While normally missing the connection would have meant a day in Istanbul with a hotel paid for by Turkish Airlines – a nice “side trip,” in this case it would have meant a few nights in Istanbul and a need to do a PCR test after arrival to enter Turkey since the flight was operating just a couple of times a week.

As such, I ended up returning to my home in Slovakia and then taking Air France instead.

Turkish Airlines Departure
Luckily they offloaded us giving me the chance not to take the flight.

Sparse schedules also meant that on routes where there was still at least some demand, planes were full. On routes in and out of Japan which essentially cut off all non-Japanese from being able to enter the country, though, the demand was minimal and so I had a chance to fly on some of the emptiest flights in my life.

Perhaps the most memorable one was a flight from Helsinki to Tokyo departing Helsinki on December 31, 2021, and arriving in Tokyo on January 1, 2022. Not only was it the first time I spent a New Year’s Eve on an airplane, but it was also the first time that I was alone in business class (or any class for that matter) on a long-haul flight. Being asked by the cabin crew if they could turn off the cabin lights made it feel like I was flying on a private jet.

Related to this, images of empty Narita and Haneda airport terminals among others are stuck in my head too. With the country being closed off to foreign visitors, even at a point when airports were filling up in Europe and the United States, international terminals in Japan were deserted and had barely any stores operating.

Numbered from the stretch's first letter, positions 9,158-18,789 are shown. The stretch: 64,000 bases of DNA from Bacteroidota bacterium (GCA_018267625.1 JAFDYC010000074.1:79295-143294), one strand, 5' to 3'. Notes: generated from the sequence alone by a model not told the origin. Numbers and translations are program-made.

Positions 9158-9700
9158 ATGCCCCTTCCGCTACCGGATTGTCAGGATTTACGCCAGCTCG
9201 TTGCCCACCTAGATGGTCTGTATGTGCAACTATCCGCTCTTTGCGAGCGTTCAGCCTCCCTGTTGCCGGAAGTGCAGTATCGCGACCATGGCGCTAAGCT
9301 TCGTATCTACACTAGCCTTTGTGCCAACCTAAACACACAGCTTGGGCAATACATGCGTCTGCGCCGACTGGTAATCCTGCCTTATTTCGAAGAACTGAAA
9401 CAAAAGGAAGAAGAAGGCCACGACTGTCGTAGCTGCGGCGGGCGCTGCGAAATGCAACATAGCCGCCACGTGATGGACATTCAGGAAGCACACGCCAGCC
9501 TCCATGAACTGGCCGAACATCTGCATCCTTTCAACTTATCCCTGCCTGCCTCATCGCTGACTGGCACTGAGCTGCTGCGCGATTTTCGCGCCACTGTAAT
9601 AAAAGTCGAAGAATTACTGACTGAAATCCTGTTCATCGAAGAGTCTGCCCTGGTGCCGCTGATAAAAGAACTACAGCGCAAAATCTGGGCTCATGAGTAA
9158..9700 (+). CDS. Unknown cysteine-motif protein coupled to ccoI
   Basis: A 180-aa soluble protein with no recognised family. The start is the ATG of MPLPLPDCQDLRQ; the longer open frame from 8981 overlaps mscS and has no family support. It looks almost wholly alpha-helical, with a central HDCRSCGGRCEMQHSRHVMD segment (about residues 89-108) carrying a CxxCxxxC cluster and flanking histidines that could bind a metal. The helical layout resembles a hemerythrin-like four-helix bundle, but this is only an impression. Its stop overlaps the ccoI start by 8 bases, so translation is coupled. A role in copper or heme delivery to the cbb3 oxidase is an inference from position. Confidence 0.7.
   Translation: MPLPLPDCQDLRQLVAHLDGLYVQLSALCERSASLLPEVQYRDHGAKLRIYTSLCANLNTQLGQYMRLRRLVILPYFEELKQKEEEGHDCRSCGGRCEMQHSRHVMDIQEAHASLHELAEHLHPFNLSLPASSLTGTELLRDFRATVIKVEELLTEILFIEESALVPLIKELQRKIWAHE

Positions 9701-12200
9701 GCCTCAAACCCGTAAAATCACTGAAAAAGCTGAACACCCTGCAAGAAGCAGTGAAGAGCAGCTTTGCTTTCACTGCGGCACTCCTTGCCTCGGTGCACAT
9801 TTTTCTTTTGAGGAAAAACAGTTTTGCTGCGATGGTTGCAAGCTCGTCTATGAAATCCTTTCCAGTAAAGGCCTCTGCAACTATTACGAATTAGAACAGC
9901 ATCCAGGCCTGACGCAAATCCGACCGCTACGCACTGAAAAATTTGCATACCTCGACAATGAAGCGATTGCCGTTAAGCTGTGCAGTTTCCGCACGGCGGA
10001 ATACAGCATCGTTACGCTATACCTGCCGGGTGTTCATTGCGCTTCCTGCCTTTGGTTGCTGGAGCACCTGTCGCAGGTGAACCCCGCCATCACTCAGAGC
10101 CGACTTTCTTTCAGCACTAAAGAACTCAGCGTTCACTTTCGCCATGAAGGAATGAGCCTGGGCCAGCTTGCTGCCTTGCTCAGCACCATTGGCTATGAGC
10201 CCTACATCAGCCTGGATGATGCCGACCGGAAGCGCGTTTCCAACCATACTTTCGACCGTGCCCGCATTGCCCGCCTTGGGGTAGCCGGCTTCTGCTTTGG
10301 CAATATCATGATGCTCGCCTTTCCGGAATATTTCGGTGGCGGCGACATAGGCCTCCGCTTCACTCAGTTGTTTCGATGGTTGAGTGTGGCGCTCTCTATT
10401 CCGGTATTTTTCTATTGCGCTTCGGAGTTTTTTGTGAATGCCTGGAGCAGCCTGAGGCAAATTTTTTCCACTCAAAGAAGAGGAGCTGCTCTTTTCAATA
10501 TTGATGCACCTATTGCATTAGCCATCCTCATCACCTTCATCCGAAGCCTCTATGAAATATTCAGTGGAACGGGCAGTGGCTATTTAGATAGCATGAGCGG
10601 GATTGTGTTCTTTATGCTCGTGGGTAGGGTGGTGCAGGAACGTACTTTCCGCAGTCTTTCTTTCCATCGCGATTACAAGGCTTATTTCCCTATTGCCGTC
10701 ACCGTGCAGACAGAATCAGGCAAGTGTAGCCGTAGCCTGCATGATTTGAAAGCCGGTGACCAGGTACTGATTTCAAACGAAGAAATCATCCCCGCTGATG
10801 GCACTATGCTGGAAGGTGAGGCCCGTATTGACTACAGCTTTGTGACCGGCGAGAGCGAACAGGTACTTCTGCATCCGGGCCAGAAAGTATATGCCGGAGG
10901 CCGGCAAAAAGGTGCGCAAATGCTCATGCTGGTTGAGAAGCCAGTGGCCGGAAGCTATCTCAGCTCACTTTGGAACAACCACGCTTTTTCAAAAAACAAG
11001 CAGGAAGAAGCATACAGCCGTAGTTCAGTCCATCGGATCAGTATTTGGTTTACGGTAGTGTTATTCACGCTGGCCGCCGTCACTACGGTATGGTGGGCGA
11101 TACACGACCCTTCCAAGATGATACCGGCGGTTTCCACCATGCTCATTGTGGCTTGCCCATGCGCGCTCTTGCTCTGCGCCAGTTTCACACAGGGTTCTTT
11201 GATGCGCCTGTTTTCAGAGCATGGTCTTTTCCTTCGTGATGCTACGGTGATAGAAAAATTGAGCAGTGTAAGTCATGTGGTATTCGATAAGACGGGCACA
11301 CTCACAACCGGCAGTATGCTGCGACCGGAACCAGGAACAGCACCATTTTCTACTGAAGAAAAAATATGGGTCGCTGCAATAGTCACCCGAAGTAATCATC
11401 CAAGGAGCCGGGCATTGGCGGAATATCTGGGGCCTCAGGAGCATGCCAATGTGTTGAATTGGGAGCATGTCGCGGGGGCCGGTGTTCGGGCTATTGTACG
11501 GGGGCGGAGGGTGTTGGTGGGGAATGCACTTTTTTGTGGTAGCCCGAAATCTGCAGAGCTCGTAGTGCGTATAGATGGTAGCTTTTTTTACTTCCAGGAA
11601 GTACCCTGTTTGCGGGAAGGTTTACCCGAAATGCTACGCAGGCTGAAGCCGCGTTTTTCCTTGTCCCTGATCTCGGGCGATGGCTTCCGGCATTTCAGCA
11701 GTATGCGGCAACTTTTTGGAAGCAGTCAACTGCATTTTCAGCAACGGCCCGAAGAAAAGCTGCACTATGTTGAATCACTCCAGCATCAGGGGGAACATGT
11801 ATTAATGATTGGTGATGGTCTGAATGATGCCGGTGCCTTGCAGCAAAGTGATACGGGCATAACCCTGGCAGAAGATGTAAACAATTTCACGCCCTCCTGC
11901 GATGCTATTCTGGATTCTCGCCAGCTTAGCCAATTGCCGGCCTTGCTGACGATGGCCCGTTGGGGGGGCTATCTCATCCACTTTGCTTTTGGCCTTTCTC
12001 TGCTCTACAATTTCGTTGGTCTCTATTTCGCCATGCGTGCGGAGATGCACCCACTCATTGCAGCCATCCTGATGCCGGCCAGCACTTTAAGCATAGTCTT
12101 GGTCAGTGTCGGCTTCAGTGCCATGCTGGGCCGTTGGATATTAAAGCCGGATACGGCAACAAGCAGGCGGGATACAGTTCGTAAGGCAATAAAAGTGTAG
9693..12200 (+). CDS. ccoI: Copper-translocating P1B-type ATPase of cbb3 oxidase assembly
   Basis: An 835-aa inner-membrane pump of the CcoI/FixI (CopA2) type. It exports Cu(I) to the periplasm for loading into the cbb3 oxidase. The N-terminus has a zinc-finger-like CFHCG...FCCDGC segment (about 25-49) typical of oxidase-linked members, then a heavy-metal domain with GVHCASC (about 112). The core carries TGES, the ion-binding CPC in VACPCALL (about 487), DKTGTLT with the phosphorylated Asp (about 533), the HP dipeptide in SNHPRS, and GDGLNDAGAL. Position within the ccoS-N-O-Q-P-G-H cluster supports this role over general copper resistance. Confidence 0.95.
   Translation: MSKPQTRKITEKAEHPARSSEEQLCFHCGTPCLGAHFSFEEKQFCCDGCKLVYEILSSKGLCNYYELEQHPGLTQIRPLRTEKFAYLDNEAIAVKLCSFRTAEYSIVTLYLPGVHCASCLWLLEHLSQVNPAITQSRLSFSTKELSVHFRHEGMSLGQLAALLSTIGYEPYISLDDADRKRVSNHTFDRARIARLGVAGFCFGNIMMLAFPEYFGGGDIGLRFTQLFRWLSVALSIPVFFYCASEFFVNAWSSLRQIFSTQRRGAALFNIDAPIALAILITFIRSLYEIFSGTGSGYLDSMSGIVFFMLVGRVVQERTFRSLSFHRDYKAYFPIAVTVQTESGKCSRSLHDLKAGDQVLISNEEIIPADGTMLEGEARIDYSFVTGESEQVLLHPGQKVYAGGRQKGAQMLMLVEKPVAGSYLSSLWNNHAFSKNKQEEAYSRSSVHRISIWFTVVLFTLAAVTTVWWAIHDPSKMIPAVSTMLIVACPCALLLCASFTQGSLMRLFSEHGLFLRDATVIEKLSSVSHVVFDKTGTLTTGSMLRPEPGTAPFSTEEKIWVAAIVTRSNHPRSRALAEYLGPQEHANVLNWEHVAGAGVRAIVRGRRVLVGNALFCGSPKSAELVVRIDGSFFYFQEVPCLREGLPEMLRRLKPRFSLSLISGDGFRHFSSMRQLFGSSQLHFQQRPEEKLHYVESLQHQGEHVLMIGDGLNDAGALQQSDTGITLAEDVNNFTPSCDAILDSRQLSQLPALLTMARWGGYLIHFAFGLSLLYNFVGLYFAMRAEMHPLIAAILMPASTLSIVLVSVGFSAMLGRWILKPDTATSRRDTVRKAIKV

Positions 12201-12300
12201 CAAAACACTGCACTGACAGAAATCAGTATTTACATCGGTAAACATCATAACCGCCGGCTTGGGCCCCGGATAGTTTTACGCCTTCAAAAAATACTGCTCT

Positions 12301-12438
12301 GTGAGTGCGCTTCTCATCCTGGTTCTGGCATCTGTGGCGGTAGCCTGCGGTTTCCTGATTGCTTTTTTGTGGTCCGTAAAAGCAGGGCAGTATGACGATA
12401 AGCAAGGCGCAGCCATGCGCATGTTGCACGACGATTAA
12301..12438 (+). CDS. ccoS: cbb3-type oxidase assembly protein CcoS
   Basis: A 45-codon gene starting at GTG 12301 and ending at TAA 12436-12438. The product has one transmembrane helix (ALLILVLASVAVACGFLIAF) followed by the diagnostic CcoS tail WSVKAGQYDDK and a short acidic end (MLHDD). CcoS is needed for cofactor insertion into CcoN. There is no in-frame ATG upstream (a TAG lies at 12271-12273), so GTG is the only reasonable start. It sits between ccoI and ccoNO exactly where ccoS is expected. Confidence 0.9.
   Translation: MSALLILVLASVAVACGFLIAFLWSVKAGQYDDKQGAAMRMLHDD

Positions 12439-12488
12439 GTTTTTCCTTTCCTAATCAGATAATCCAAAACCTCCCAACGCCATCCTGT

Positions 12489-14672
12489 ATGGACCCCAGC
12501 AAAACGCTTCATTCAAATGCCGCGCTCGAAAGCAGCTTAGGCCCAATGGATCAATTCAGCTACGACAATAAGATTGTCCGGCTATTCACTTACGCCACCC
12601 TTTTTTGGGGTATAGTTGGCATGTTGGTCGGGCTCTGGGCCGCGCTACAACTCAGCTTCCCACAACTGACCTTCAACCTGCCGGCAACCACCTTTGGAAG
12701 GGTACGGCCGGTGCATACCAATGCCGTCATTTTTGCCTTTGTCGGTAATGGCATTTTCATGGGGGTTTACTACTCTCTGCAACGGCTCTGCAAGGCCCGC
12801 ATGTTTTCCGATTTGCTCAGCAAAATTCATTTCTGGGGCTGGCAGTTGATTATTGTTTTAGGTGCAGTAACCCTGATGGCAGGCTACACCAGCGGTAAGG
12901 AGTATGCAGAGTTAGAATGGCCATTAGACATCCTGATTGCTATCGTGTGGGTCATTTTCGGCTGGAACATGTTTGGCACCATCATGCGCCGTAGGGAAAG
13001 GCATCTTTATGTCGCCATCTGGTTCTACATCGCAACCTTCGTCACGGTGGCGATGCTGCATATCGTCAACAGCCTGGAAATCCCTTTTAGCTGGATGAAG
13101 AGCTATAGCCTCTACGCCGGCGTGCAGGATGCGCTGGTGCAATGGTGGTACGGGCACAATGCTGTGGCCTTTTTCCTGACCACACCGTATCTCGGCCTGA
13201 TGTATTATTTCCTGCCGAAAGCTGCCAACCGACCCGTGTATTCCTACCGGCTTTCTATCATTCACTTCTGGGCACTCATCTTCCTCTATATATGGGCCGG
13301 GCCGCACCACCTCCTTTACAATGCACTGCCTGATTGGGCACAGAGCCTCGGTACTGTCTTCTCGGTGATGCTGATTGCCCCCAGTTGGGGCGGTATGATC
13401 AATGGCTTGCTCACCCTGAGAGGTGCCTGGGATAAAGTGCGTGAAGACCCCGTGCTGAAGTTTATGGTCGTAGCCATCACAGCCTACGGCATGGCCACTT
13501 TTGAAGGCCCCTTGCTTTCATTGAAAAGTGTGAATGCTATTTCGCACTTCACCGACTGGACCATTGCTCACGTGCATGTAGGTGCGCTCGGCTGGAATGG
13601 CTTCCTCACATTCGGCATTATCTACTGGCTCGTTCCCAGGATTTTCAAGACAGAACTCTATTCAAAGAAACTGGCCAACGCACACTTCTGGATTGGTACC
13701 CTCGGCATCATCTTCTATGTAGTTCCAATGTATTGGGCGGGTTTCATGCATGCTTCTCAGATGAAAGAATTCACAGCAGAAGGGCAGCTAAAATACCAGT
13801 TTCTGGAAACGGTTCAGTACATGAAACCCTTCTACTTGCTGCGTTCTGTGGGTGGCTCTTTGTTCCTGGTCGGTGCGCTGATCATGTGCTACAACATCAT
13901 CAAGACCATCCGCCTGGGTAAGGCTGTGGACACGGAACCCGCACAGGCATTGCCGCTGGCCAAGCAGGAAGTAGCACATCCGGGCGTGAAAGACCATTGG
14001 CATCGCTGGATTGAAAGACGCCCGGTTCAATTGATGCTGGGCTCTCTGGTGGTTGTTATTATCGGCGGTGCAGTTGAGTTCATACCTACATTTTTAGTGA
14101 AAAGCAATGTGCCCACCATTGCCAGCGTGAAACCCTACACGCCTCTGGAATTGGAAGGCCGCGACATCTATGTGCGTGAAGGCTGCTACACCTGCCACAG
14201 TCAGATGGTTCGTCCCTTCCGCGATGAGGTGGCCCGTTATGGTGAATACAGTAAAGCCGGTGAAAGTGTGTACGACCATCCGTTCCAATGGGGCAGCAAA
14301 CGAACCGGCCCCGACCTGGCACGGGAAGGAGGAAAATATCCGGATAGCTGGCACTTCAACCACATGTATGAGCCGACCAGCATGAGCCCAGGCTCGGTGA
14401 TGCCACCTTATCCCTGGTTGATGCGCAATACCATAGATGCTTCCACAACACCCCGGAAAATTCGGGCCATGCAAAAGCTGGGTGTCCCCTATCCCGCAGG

Not only were the airport terminals empty but most of the stores were closed too.

Turkish Airlines COVID-19 Empty
Empty Turkish Airlines flight from Tokyo to Istanbul.
Vienna Airport Empty During the COVID-19 Pandemic
Empty Vienna Airport.

Quick to Take Money, Painfully Slow to Return It

It’s no secret that airlines tend to be quick to take one’s money – i.e. you pay for your ticket with your card right when booking – but can be very slow to return it. I felt like that turned even more extreme during the pandemic as airlines were struggling to keep afloat and at peak refund requests likely eclipsed new ticket sales.

While I read about some people waiting months and months for their refunds from various airlines, things weren’t as bad for me. Luckily, there were only a few tickets I needed to refund.

Two of those – half of my Tokyo to Vienna roundtrip ticket on Turkish Airlines I wrote about above and half of the Air France Vienna to Tokyo roundtrip ticket that I booked instead of the second half of the Turkish Airlines ticket (I was lucky Air France changed its schedule so I was able to refund free of charge the second half of the ticket that I wasn’t too keen on taking anyways) – went very smoothly.

Two were more painful, though. The first of those was a ticket to Dubai on Emirates that my then-girlfriend now-wife and I booked for April 2020. As you know, that’s when the world came to a halt and with our flights canceled, we decided to get a refund.